Without addressing these foundational skills, he says an organization’s transformational journey will be slow and ineffective.
3. Engage physician leadership. Physician leaders are not always part of the conversation on how to improve the patient experience, but it is necessary to invite them to lead this effort.
“How in the world can we change a system if we don’t engage the leaders?” Dr. Maples says. “Engage physician leadership and believe in them…Their desire to help others, to improve a patient’s life, is really at their core. It’s why they went into medicine in the first place and it’s what they really want to deliver.”
The key to a successful communication initative, says Dr. Maples, is identifying physician leaders who support the effort to rekindle relationship-based communication tools. Once identified, train them to facilitate skills-based work with their colleagues to enhance the entire team’s communication skills. Respected physician and allied health facilitators creating a safe place to practice and nurture communication enhances the learning and helps incorporate these skills into everyday conversations.
“There is no shortage of physicians and caregivers who are willing to help improve the patient-physician relationship, as long as they know that leadership embraces the work and there is a commitment to supply the resources needed to do the work. We just have to nurture that and bring it forward,” Dr. Maples says.
4. Be patient. There is often a need for immediate gratification when it comes to improving patient experience scores or creating a positive culture change. Healthcare leaders want to see scores go up next month and witness the shift to a patient-centered, team-based culture, but neither of these are brisk tasks.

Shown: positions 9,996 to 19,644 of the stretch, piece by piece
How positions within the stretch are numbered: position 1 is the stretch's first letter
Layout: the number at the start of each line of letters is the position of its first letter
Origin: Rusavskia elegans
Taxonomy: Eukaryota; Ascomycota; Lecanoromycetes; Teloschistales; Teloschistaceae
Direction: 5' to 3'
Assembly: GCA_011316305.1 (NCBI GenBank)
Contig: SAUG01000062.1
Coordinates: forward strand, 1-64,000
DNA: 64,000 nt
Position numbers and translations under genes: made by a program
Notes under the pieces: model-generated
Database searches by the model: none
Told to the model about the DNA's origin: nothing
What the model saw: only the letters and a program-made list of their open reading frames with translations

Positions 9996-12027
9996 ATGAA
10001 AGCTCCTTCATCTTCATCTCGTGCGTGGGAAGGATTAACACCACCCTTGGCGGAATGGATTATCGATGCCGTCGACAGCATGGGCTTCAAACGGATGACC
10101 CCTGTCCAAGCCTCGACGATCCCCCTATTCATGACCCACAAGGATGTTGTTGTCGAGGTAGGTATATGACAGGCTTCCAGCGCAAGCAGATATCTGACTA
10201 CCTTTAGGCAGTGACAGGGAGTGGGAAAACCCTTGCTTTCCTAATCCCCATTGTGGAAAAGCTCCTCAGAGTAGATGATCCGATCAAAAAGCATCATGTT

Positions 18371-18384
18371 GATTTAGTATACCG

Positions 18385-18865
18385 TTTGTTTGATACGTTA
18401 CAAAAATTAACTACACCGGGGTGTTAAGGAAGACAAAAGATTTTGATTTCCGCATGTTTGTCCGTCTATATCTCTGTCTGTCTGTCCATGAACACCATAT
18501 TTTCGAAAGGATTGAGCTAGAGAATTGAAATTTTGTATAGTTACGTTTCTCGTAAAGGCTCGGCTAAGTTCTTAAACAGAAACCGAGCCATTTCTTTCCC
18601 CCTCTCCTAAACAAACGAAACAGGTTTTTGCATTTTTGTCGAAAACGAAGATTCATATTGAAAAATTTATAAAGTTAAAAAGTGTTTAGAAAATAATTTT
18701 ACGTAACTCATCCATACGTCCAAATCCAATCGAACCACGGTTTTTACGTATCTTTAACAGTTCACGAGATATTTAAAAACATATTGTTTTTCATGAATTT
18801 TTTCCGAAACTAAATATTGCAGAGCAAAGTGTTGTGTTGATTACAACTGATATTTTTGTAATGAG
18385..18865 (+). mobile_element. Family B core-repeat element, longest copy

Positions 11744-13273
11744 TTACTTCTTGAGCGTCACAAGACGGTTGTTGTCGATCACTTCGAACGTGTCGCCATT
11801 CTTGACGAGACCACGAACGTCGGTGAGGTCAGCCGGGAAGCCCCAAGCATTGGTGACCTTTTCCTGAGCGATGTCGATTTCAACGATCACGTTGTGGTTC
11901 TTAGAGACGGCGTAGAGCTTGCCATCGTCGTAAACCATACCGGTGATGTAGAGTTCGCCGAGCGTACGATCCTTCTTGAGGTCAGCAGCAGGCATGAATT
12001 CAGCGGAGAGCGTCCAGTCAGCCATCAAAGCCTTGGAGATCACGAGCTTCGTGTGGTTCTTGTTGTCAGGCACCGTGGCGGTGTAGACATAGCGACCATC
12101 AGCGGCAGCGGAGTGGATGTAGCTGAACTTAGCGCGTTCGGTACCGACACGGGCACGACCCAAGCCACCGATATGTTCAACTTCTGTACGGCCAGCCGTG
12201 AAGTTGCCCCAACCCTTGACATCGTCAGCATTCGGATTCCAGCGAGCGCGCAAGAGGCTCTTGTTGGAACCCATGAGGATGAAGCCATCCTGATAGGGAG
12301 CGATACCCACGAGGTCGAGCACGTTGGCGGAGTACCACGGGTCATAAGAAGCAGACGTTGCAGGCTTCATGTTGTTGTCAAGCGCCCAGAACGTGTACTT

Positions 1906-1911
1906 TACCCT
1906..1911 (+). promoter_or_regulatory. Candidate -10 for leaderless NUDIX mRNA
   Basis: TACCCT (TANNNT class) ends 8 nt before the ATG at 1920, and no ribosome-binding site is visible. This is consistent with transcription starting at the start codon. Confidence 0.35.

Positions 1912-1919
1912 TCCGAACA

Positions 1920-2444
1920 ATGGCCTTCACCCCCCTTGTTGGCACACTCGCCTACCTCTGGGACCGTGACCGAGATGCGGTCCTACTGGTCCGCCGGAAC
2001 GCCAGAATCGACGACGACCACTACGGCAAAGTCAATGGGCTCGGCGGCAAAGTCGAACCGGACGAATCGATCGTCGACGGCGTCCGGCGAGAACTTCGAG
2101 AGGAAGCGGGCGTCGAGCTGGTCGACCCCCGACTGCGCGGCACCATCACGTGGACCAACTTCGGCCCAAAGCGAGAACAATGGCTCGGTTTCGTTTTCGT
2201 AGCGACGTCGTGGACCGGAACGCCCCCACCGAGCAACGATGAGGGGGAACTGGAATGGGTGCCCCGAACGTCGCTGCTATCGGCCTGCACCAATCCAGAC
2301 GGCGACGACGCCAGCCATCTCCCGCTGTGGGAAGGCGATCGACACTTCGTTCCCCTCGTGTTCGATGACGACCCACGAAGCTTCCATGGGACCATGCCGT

“We are talking about a culture change, which takes time, and you need to plan this work so it can take root and be woven through the fabric of the organization,” Dr. Maples says. “It is not an overnight weave. It’s a planned, methodical implementation over a few years. Be patient, be diligent and put the patient at the center of every decision, and you can watch patient experience scores and quality metrics improve.
Dr. Maples says it takes once an organization invests in the cause, it takes about six to nine months to observe a meaningful sustained gain. Providing peer-to-peer communication training for nurses, allied health professionals and others with direct patient and customer contact further strengthens a culture where the patient-physician relationship can improve.
5. Plan to engage every single person on the caregiver team. This includes employees from the business office and environmental services to nurses and physicians. “This is about how people will show up and act as a team,” Dr. Maples says. Healthcare organizations “need physicians to lead the team, but must also have people on the team begin to hold people accountable for how they show up and put the patient at the center.”
The in-house leaders must promote internal sustainability. Each new employee needs to participate in communication training. Curriculum addressing specific needs of an organization should be developed to incorporate the communication skills and allow for continued reinforcement of these skills, according to Dr. Maples.
“We can be great technicians, but unless people know how much we care, they don’t care how much we know. That’s our challenge. It’s the moment-to-moment conversations. It’s the way we interact. These are the things that let people know we care,” Dr. Maples says. “By creating an exceptional experience, we create a culture of safety. As a culture of trust and teamwork grows, patient-adverse events decline.”